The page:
In addition to providing this individualized level of admissions support from TEACH Colorado, PEBC also offers one free month of online preparation for the teacher licensure (Praxis) exam to all residency candidates interested in joining our 2021-2022 cohorts.
A second group of PEBC initiatives is designed to support our residents of color once they join the Teacher Residency. While we recognize that the residency model itself, with its emphasis on mentorship and cohort support, provides an amazing level of scaffolding to those entering the teaching profession, we acknowledge that the experiences of educators of color are unique. This year, PEBC Teacher Residency launched its first ever affinity group for residents of color throughout our four urban and rural cohorts in Colorado. Tiffany Askins, a middle school teacher in Denver Public Schools and PEBC Teacher Residency alumnae was selected to lead this work. In an open invitation to current residents of color, Askins stated:
When we share our experiences, we are not only learning from one another but we learn we are not alone. Being a part of this affinity group will give us a safe space to just be our true, authentic selves without judgment, without falling into the role that society has assigned us to. We can show up as Black and Brown people and discuss issues that we have experienced, we are experiencing and we will experience in education.
The group meets monthly and is currently open to any current PEBC Teacher Resident who identifies as a person of color with hopes of inviting early career alumni in the near future. In addition to this affinity group, PEBC is pleased to be partnering with Profound Gentlemen, a national organization whose mission is to support current and aspiring male educators of color, a group that makes up only two percent of educators nationwide. According to Jason Terrell, Profound Gentlemen’s Executive Director, “Racial equity sits at the core of our organization’s purpose. We know that it takes a collective effort to create sustainable systemic change in the education profession; we are grateful for the partnership with PBEC as we build an education system that all students and educators across Colorado deserve”.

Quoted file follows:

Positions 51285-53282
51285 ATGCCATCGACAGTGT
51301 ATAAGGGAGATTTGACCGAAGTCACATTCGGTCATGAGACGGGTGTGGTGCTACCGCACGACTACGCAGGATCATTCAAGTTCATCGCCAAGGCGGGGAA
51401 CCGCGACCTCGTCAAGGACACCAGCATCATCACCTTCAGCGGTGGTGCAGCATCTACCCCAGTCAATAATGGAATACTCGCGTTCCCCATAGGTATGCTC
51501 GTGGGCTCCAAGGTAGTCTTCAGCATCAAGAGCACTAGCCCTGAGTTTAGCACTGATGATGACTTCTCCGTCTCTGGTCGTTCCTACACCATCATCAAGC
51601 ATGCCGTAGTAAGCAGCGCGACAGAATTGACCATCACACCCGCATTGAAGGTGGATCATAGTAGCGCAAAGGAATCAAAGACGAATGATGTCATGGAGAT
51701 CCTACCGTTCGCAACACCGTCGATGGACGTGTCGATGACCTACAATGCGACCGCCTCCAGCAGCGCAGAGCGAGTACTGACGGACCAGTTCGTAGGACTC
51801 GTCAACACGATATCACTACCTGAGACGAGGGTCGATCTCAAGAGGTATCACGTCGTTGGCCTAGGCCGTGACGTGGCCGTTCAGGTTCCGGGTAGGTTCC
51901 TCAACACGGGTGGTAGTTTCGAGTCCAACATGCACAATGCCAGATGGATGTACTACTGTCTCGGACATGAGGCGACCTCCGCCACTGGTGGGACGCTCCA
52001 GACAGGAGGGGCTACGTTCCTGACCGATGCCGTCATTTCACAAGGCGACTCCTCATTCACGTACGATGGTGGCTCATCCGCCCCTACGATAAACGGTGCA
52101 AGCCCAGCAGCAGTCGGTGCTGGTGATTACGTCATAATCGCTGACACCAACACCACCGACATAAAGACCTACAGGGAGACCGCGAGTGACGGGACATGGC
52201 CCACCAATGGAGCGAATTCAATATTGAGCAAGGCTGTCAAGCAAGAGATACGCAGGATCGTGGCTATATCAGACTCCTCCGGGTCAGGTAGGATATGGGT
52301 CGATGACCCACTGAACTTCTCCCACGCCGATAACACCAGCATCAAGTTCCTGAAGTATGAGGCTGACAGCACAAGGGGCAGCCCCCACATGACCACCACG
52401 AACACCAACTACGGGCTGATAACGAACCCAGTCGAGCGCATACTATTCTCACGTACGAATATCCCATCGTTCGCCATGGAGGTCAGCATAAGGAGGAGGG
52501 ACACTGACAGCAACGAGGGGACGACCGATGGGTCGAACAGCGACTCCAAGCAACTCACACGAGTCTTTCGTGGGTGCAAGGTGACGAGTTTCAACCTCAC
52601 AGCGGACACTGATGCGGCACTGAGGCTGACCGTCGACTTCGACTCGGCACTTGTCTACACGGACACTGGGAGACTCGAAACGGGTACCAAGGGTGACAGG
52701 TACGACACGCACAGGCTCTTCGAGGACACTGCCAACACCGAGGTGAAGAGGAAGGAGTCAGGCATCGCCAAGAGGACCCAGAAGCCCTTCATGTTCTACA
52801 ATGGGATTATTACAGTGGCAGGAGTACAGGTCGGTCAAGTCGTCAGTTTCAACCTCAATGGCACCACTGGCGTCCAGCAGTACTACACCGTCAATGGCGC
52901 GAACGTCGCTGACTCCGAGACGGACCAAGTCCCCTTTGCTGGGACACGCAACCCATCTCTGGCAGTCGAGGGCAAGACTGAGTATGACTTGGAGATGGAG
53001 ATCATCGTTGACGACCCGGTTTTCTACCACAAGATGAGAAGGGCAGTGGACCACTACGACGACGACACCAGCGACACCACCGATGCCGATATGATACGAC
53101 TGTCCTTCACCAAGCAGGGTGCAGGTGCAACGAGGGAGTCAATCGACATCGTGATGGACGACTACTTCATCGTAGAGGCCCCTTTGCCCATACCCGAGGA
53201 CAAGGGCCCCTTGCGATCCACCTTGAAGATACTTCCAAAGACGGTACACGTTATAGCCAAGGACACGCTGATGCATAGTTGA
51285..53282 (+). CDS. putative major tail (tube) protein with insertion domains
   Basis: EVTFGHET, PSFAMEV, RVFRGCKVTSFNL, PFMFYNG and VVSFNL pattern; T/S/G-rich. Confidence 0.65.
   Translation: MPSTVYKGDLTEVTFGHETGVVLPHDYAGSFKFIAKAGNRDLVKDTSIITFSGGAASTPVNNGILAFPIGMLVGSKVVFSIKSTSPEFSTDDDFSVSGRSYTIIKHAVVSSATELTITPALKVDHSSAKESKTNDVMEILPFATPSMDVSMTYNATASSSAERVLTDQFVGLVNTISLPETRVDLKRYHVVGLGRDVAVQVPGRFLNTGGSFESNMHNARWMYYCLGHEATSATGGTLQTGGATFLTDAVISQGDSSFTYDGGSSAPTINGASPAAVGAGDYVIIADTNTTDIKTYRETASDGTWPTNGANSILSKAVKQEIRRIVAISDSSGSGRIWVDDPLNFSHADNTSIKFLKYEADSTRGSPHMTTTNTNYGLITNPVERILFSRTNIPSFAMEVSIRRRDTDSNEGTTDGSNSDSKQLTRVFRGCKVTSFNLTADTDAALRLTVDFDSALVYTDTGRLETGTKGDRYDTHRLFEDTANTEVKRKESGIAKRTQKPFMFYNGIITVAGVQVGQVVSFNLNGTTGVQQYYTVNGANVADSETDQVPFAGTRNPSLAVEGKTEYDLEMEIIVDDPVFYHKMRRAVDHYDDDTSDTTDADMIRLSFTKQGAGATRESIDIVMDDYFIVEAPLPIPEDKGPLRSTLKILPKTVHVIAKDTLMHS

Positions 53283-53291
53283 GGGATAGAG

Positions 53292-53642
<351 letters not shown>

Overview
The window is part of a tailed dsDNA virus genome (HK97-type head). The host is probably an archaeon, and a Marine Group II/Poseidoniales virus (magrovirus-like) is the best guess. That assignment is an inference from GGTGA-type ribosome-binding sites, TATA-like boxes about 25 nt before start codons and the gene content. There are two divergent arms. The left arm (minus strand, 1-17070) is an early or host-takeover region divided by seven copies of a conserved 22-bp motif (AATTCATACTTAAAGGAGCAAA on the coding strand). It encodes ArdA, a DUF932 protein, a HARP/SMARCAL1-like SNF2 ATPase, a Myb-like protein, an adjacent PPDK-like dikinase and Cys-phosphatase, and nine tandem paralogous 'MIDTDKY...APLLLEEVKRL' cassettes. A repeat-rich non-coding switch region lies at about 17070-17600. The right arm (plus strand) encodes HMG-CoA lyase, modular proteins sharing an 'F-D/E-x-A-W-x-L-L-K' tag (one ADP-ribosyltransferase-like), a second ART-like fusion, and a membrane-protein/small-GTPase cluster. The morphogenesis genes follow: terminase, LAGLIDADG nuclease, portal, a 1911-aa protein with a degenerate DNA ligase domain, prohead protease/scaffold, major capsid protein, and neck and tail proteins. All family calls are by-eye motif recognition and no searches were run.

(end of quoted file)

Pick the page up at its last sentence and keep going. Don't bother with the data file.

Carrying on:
In the PEBC Teacher Residency, we talk about the power of using inclusive language in the classroom. “We” language creates student buy-in, it signals that we are a community of learners — teachers and students alike, and it is also a recognition that together, we can achieve more than any one individual.
Getting more teachers of color in classrooms across the United States will be a team effort. Here are two tangible ways you can help:
- If you know someone who would make a great teacher, and especially if you know a person of color who wants to impact student’s lives, refer them to the PEBC Teacher Residency. The journey to the classroom starts with this free application. Interested candidates can learn more about our program by registering for one of our free, monthly, virtual informational sessions.
- To support the work that PEBC is doing to recruit and retain teachers of color, consider making a donation to this work.